Inferior Mirage Over Southwestern Lake Michigan

October 09, 2012


Photographer: John Van Benthuysen; John's Web site
Summary Author: John Van Benthuysen

Atmospheric refraction creates these interesting bending dunes and chevron-shaped bow waves on the R/V Grayling as it cruises in Lake Michigan towards the Kalamazoo River and the town of Saugatuck, Michigan. The temperature of the water here, at the time of the photo, was roughly 63/64 degrees F (17 C), considerably warmer than air temperature (52 degrees F or 11 C). Light rays moving through the air just above the water surface were bent or refracted by a less dense (warmer) layer above the near-surface air layer, causing the stretched out illusions -- inferior mirage. Sunlight is bent toward the surface by this inversion layer. Note that the towering is somewhat exaggerated by the 500 mm reflex telephoto lens I used to photograph boats coming into Saugatuck harbor. Photo taken on September 27, 2012.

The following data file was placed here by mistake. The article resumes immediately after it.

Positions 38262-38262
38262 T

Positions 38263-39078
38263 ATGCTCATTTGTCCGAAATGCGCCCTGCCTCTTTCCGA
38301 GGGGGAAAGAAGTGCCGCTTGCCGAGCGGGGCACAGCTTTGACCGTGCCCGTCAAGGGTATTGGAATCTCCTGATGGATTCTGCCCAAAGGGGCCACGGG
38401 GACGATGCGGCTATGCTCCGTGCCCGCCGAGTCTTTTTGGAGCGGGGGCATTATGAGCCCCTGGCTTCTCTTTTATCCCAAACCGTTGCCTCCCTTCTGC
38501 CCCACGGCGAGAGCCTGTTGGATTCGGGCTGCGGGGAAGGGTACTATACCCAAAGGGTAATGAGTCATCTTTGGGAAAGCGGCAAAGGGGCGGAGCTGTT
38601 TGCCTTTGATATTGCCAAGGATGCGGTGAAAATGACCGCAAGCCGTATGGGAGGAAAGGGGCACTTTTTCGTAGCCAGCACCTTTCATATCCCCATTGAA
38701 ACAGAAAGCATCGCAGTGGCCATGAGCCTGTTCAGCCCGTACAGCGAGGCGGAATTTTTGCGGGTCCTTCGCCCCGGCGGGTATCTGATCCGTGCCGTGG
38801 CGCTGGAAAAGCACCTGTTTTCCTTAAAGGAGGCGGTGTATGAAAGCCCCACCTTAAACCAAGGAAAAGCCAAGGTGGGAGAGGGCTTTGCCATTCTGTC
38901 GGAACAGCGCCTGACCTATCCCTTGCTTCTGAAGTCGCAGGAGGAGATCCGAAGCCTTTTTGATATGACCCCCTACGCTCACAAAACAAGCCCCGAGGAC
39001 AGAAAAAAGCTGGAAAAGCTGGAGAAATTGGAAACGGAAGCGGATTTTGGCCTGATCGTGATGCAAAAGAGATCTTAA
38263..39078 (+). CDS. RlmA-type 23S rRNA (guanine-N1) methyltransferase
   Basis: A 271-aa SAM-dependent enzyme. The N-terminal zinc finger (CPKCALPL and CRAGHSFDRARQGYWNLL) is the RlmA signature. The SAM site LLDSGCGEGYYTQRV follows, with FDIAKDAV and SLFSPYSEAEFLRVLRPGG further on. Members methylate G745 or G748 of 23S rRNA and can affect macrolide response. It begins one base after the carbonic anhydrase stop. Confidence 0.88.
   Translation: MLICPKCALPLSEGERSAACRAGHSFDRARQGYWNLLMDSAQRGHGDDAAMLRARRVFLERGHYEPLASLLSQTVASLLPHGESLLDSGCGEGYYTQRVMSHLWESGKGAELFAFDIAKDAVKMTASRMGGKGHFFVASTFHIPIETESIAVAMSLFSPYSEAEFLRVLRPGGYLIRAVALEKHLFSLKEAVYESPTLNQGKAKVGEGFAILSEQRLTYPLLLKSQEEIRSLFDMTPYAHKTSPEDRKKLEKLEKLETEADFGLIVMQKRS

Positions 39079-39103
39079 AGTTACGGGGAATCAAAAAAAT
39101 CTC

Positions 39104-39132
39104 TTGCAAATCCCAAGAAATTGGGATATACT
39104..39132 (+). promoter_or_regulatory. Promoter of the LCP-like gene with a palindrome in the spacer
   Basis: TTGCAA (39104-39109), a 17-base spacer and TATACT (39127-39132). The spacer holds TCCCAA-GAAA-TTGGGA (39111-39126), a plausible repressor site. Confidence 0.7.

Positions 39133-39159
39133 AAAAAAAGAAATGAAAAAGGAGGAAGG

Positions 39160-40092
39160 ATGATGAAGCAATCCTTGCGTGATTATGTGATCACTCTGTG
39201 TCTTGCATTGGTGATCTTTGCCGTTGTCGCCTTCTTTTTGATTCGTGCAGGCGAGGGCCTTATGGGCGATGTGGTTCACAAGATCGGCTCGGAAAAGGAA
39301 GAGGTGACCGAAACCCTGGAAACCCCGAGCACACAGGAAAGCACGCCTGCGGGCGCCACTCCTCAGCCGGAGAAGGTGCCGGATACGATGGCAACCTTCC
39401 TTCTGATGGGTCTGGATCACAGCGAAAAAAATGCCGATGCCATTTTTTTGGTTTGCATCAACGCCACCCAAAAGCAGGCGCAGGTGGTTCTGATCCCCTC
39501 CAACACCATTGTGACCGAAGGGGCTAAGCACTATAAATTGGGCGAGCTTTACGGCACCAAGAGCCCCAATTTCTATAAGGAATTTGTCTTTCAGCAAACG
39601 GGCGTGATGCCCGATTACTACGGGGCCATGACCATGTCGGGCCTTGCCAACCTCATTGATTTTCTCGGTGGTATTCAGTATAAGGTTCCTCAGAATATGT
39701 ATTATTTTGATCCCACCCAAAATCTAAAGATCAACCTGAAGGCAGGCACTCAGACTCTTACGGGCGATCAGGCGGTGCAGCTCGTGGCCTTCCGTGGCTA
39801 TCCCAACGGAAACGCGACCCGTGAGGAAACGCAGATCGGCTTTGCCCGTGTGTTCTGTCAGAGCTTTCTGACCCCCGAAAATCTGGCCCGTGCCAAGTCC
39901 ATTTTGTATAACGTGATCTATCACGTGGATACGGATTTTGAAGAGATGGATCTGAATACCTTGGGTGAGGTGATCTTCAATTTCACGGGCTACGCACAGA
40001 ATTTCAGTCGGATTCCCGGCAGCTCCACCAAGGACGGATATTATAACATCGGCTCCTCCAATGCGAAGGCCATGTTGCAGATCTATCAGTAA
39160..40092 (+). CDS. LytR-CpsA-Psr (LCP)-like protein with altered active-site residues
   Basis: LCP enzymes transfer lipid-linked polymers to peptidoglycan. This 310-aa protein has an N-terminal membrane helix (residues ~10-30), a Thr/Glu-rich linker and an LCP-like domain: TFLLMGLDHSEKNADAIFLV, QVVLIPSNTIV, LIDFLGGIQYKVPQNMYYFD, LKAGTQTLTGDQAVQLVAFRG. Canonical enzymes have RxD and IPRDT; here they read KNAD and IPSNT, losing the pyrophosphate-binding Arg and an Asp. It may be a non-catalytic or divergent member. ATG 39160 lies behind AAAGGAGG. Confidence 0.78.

Photo Details: Nikon D200 camera; 500mm (35mm equivalent: 750mm) focal length; f/8 (fixed aperature);  0.001 sec. (1/1000) exposure time; ISO 400; Exposure Bias: none; Metering Mode: matrix; White balance: 5300 k; Flash Fired: No; Color space: Adobe RGB (1998). Cropped and exposure corrected with Photoshop CS5.